Resilience Tech: Here’s how artificial intelligence, IoT, and GIS technologies are helping the world adapt to climate change

It’s now inevitable that we will have to learn to live with the effects of climate change.

Despite the agreements made at the recent COP 27 summit, we are too far down the road to escape at least some consequences of the global warming that has already taken place.

According to NASA’s Earth Observatory: “The average global temperature on Earth has increased by at least 1.1° Celsius since 1880.

The majority of the warming has occurred since 1975, at a rate of roughly 0.15 to 0.20°C per decade.

While efforts on climate mitigation continue, climate adaptation will be critical. These are 3 technologies that can help us adapt to a changing climate.

1: Google Flood Hub

Google’s Flood Hub alert system uses machine learning technology to warn people in harm’s way when rivers, oceans and lakes pose a threat to life or property.

Flood Hub alerts include easy to understand inundation maps, with details of the at-risk area and flood heights relative to adult body height.

Google has been providing flood alerts since 2018. The early focus was on high-risk areas in Bangladesh and India.

In 2021, the system sent out 115 million alerts in an area that’s home to 360 million people.

The GIS (geographic information system) system is now being expanded to cover more countries in South Asia and South America, with an ambition to take the service global.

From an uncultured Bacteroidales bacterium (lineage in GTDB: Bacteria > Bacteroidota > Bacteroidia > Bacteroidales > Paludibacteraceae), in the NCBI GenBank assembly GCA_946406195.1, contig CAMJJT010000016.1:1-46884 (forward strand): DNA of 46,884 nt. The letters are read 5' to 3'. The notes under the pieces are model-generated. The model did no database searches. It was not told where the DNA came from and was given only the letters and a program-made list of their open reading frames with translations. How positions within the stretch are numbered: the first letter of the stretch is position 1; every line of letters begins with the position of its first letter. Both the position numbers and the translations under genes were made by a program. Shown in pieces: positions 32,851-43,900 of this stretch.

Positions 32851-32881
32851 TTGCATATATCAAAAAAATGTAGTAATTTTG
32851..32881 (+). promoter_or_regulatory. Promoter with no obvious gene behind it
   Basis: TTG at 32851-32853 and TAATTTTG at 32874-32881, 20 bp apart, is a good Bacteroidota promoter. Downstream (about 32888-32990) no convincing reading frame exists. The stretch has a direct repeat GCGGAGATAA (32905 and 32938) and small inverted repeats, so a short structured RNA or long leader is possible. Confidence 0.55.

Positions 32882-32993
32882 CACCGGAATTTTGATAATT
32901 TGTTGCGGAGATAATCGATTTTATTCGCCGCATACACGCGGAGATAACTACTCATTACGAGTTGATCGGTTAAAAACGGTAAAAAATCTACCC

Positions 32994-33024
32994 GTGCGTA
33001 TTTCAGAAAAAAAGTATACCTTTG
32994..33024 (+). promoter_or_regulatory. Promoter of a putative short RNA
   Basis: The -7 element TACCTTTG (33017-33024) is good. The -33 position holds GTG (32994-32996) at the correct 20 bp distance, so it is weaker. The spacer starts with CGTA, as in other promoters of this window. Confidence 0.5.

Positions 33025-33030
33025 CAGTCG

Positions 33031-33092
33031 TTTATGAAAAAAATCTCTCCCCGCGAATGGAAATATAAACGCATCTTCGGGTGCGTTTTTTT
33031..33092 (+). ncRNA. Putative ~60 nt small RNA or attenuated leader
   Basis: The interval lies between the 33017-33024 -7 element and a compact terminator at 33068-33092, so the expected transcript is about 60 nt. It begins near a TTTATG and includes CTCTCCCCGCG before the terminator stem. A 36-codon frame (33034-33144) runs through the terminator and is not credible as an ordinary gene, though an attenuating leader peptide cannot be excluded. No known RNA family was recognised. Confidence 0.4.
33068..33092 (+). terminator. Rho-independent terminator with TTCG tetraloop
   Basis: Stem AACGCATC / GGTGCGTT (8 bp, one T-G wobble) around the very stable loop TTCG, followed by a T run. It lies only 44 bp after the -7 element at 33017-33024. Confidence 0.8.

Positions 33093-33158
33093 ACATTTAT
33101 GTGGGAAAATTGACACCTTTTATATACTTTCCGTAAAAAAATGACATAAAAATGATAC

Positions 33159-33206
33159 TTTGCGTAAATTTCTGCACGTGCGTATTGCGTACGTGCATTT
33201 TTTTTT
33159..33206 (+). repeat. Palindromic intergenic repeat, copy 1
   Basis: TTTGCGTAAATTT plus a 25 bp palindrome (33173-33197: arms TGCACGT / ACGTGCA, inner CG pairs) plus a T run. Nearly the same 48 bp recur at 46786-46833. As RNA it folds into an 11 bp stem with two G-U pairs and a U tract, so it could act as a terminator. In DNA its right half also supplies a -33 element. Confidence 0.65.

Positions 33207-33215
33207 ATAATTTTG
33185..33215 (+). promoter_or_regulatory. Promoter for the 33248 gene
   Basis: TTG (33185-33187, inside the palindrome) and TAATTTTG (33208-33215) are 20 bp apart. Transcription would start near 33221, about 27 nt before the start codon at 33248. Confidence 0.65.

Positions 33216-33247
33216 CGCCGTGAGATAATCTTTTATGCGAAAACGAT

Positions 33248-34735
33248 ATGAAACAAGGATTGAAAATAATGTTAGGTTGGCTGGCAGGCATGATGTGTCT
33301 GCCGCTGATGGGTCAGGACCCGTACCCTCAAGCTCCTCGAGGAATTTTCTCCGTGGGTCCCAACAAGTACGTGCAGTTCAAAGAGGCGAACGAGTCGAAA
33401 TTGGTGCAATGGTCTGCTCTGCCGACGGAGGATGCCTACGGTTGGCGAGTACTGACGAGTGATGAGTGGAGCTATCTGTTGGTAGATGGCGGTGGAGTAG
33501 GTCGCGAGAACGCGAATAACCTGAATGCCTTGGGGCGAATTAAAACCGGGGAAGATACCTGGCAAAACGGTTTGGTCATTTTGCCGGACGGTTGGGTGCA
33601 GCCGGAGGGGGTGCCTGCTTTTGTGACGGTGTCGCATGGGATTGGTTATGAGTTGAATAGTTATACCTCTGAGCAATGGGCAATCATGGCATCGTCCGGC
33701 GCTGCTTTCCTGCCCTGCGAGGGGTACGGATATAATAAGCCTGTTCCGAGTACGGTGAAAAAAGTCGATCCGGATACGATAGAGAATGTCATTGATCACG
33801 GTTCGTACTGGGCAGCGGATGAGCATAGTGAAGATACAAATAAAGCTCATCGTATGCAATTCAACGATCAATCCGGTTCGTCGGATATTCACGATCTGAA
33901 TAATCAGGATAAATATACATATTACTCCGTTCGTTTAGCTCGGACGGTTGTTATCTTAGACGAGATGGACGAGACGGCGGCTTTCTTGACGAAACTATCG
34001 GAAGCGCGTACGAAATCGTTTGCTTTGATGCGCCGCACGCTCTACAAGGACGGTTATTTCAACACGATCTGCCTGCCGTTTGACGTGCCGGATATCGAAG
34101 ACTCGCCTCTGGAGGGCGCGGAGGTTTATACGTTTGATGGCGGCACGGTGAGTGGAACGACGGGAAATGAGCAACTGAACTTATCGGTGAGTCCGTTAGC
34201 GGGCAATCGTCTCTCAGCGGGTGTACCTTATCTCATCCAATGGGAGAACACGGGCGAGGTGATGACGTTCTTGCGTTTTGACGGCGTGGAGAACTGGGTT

2: Climate adaptation using AI

Artificial intelligence will play an important role in climate adaptation, according to the consultancy firm BCG.

In its Framework for Using AI to Combat Climate Change, BCG identifies a number of areas for climate adaptation via AI.

AI can be applied to improve hazard forecasting for regionalized long-term events, such as sea-level rise, and for immediate, extreme events such as hurricanes, among other possibilities. These applications include the management of vulnerability and exposure, such as by developing infrastructure that can minimize the impact of climate hazards,” BCG says.

One application by San Francisco-based Pano AI uses the technology to detect wildfires, alert homeowners and assist fire crews in controlling the fires. The AI scans video feeds of mountaintop cameras to detect the first signs of the outbreak of a wildfire. It then alerts homeowners and first responders in the area.

3. IoT for water management

The smart use of water will be essential as temperatures rise and rainfall patterns are disrupted by climate change.

The Internet of Things (IoT) is being used in Brazil, Italy and Spain to manage and maximize the impact of water supplies for agricultural use.

In a report for the United Nation’s Economic and Social Commission for Asia and the Pacific, Cristina Bernal Aparicio and Siope Vakataki ‘Ofa found that “the Internet of Things has proven to be effective in reducing water consumption and energy costs, as demonstrated in the implementation of the SWAMP project in Brazil, Italy and Spain. The estimated water saving potential varied from 18-38%.

Putting tech where it’s most needed

The potential for technology to help us mitigate and adapt to climate change has yet to be fully tapped.

The UN is urging more and speedier action to develop, apply and transfer climate technologies to developing countries.

Much of the innovation of climate adaptation tech is happening in the global north, but the majority of people in the firing line of climate change impacts are in the global south.

Photo by Pexels from Pixabay.

This article by Simon Torkington was originally published on the website of the World Economic Forum. Reprinted here (with minor edits) by permission.

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